MEMPHIS, Tenn. – Memphis has long been known for its barbecue, but now many are choosing to get their food delivered through apps like Uber Eats, DoorDash and Grubhub.
You’ll find plenty of local favorites on those apps, but also unfamiliar ones including ghost kitchens.
Ghost kitchens or virtual brands are restaurants with no physical location that partner with existing restaurants to produce and sell menu items through delivery apps.
One example is the Perkins Restaurant and Bakery on Poplar.
The restaurant also sells food from a virtual restaurant called MrBeast Burger, one of the countless unusually-named delivery options from virtual brands available in Memphis.
MrBeast Burger was created by the most subscribed person on YouTube, MrBeast, and has more than 300 “locations” throughout the US.
It is far from the only ghost kitchen operating in Memphis, though.
Many restaurants in the area sell food from the virtual brands, which appear as separate restaurants on the delivery apps.
The IHOP on Showcase Boulevard sells products from four virtual brands.
“Any chef knows, if you have the ingredients, you can make so many different items of food,” Haaz Ilyas, the IHOP’s owner and operator, said. “That’s kind of what we are playing off of here.”
In addition to IHOP’s omelets and pancakes, Ilyas’ employees now prepare all kinds of foods for the virtual brands Pardon My Cheesesteak, Tender Fix, Thrilled Cheese and Super Mega Dilla.
Ilyas said IHOP partnered with other companies to have locations sell their food, showing that a physical location or commercial kitchen is no longer necessary to grow a restaurant business.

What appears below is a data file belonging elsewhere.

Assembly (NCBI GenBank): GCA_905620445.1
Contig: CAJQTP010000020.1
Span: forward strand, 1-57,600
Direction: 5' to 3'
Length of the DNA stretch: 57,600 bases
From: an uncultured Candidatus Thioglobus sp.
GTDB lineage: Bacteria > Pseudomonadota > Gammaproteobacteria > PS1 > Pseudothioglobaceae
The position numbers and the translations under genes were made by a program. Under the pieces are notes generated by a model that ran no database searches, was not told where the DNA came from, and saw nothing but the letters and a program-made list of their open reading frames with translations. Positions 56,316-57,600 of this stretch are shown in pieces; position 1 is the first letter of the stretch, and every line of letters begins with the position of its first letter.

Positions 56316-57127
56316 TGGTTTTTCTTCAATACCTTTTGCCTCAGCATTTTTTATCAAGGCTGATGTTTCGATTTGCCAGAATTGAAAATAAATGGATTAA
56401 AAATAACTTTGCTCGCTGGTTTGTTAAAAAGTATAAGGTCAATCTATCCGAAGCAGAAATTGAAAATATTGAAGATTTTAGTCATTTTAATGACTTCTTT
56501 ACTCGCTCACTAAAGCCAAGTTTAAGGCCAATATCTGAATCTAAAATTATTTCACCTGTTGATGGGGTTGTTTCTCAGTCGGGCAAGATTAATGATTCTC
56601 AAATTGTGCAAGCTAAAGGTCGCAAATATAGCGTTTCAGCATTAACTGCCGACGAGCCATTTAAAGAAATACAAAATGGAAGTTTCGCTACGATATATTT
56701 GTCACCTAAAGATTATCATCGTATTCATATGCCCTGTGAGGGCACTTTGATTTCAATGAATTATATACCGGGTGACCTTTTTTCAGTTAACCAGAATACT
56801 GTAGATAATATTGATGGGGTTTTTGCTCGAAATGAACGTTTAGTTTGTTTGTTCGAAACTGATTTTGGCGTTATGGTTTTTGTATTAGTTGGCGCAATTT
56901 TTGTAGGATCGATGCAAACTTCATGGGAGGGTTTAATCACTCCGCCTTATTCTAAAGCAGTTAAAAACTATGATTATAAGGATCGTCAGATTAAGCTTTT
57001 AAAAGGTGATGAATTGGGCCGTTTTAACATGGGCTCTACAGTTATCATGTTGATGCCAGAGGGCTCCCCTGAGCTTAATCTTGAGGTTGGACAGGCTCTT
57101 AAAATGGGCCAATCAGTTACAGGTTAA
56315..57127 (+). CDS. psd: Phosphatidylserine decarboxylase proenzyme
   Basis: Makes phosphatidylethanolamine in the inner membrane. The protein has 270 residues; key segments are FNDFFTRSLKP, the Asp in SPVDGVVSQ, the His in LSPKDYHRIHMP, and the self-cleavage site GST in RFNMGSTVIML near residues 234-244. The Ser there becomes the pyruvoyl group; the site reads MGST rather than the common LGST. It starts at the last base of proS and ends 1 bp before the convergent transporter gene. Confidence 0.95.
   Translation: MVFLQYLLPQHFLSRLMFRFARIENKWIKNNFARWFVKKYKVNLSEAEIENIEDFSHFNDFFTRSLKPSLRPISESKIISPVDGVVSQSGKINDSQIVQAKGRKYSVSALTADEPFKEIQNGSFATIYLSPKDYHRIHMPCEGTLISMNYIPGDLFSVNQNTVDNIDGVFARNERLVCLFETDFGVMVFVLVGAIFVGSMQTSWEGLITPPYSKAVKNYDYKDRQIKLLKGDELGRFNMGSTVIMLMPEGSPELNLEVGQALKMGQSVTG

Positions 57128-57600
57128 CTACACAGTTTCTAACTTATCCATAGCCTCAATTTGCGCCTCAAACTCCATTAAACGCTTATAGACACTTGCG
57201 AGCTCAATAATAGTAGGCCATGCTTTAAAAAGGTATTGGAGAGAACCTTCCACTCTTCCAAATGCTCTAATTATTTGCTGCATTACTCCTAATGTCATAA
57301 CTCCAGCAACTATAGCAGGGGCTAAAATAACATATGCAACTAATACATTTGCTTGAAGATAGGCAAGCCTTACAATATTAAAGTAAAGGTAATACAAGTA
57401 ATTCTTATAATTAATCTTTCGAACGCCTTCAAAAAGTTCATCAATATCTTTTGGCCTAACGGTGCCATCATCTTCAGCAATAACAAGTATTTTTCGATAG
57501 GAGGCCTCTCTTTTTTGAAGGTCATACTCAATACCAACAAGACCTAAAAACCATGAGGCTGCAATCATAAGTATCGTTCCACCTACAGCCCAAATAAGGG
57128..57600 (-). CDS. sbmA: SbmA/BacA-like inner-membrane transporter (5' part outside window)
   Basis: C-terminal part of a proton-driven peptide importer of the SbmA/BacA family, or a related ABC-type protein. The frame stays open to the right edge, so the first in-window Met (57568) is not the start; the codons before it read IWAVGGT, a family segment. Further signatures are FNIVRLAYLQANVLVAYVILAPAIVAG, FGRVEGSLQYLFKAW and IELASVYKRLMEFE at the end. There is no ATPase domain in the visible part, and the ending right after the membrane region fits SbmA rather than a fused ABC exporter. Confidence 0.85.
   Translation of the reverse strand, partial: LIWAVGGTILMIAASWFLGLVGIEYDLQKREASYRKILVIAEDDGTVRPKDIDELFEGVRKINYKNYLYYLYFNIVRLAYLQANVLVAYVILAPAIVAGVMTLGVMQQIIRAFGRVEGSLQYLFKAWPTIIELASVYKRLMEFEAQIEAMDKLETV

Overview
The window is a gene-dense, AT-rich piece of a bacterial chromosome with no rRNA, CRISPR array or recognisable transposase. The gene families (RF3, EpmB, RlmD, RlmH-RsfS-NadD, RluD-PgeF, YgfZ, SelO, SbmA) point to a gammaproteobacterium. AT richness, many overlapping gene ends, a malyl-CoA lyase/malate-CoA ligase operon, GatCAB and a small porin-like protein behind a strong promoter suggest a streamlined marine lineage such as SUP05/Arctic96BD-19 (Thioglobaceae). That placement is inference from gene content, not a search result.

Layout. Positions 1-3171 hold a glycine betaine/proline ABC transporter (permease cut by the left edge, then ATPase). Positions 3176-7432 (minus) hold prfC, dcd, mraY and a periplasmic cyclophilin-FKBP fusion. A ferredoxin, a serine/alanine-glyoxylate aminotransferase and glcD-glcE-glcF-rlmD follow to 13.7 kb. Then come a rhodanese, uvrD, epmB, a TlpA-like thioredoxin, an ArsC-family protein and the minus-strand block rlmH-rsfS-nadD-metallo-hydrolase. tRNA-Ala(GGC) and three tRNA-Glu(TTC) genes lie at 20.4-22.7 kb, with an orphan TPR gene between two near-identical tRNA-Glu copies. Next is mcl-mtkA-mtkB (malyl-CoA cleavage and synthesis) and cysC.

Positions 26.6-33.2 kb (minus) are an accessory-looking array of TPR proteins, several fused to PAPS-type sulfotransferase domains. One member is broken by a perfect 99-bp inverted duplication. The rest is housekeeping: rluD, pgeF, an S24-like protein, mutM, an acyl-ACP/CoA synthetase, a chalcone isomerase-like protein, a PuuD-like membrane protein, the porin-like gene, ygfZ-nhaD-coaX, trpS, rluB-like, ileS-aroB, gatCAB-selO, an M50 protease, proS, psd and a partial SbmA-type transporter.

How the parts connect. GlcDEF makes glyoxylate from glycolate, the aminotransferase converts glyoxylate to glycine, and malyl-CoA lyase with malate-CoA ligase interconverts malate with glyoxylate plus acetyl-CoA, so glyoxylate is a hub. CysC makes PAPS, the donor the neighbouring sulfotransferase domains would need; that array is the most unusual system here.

“We’re basically their kitchen,” he said. “We’re partnered with them in the sense that we are providing that for them, but they control the marketing, the pricing and all those things.”
Ilyas said the menus at the virtual restaurants he hosts were designed around the equipment and products already on-hand at IHOP.
The only new products he had to start stocking were provolone cheese and chipotle mayo.
“We have extra kitchen space and extra staff on hand that we are trying to give more hours,” he said. “This is another way for us to provide all those things.”
Ilyas said IHOP partnered with the virtual brands and began allowing stores to opt in to selling their food two months ago.
He chose to opt in because during the pandemic, the rise of delivery apps became a key part of the business and he wanted to continue capitalizing on the trend.
He has even converted an entire section of the store from dine-in seating to a delivery pickup station complete with an area for the drivers to sit and wait on their orders.
Ilyas said Memphis is one of the top areas in the country for delivery apps.
“Our take out business is at least 40%, which is an incredible amount,” he said. “I think the national average sits around 25%.
Ilyas said the profit margins for online delivery are smaller than in-person sales because the apps take a service fee.
The margins get even smaller with virtual brands because those companies get a cut as well.